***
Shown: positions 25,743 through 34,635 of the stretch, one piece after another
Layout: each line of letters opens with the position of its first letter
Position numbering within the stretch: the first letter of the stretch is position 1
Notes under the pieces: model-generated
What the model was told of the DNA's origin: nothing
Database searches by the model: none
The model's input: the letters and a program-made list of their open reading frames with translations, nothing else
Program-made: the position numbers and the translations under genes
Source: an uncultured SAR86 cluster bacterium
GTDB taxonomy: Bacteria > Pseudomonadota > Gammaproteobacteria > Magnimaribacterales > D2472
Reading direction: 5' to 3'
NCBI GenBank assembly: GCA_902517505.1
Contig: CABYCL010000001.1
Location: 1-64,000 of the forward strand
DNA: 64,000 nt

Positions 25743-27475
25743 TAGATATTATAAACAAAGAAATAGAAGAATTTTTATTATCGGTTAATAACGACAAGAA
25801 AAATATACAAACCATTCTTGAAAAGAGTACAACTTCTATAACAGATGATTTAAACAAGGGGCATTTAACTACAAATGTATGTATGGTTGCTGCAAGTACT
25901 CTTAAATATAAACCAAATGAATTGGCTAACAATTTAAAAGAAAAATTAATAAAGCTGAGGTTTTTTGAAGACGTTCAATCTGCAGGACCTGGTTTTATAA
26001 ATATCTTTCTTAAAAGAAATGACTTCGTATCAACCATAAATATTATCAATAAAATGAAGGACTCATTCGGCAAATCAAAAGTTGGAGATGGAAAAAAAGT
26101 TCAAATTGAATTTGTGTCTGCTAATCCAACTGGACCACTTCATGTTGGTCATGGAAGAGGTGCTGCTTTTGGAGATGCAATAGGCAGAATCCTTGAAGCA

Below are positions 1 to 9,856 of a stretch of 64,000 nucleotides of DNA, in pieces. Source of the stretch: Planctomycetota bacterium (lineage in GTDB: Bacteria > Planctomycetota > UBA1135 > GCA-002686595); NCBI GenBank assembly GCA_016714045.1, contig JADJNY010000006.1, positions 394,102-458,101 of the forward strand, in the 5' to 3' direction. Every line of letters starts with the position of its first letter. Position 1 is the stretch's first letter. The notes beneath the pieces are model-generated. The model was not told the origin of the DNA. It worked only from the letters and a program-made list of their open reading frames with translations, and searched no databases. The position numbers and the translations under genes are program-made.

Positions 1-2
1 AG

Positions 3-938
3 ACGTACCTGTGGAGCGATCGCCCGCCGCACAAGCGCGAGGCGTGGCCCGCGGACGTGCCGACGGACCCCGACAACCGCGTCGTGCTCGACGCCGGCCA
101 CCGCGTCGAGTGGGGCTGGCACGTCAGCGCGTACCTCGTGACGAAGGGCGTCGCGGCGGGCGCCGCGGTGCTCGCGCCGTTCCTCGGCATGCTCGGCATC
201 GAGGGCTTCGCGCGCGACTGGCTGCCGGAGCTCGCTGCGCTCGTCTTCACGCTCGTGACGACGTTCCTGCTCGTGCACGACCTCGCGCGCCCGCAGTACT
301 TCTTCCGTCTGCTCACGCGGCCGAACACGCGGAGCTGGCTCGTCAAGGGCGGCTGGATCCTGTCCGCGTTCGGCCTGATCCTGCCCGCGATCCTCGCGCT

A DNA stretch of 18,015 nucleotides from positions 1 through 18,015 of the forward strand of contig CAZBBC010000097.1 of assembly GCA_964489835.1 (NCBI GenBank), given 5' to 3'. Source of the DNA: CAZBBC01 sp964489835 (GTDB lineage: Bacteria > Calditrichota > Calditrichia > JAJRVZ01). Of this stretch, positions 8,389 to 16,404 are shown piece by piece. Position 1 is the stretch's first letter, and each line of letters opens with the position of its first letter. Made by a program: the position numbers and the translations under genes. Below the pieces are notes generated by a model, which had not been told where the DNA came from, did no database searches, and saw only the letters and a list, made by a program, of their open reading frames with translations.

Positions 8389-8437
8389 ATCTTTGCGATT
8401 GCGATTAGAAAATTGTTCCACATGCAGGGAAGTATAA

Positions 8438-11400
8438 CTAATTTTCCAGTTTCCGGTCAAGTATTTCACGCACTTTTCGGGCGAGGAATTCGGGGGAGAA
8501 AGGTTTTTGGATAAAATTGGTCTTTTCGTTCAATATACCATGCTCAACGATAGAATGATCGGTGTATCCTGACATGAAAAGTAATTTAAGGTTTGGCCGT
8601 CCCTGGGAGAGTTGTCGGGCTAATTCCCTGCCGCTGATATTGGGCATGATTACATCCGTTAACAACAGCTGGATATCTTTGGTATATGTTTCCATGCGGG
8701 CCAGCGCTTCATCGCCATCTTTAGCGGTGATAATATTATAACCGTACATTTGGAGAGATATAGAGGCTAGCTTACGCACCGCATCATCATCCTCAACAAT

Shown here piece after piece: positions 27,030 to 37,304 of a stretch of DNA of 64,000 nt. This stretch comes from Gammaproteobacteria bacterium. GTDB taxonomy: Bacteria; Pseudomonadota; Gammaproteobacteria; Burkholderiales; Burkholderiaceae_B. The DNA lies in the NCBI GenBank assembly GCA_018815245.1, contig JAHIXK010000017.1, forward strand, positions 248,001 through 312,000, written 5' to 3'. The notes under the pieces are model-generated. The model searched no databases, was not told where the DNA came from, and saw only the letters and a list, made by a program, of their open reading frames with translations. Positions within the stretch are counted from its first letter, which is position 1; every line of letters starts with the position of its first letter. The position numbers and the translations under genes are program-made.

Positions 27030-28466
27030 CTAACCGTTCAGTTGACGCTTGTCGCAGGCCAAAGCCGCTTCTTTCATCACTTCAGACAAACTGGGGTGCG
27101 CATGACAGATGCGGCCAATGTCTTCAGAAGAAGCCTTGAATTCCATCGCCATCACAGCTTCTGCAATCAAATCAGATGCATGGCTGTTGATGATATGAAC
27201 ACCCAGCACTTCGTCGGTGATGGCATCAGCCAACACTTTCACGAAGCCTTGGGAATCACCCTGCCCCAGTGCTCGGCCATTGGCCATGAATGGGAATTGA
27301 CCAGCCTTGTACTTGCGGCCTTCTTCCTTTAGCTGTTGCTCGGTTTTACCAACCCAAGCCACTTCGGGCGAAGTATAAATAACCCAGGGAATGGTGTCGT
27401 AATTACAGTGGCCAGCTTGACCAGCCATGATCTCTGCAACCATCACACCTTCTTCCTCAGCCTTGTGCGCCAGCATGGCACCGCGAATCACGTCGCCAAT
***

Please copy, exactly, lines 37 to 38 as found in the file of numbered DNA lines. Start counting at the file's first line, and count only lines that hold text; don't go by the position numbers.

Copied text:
8601 CCCTGGGAGAGTTGTCGGGCTAATTCCCTGCCGCTGATATTGGGCATGATTACATCCGTTAACAACAGCTGGATATCTTTGGTATATGTTTCCATGCGGG
8701 CCAGCGCTTCATCGCCATCTTTAGCGGTGATAATATTATAACCGTACATTTGGAGAGATATAGAGGCTAGCTTACGCACCGCATCATCATCCTCAACAAT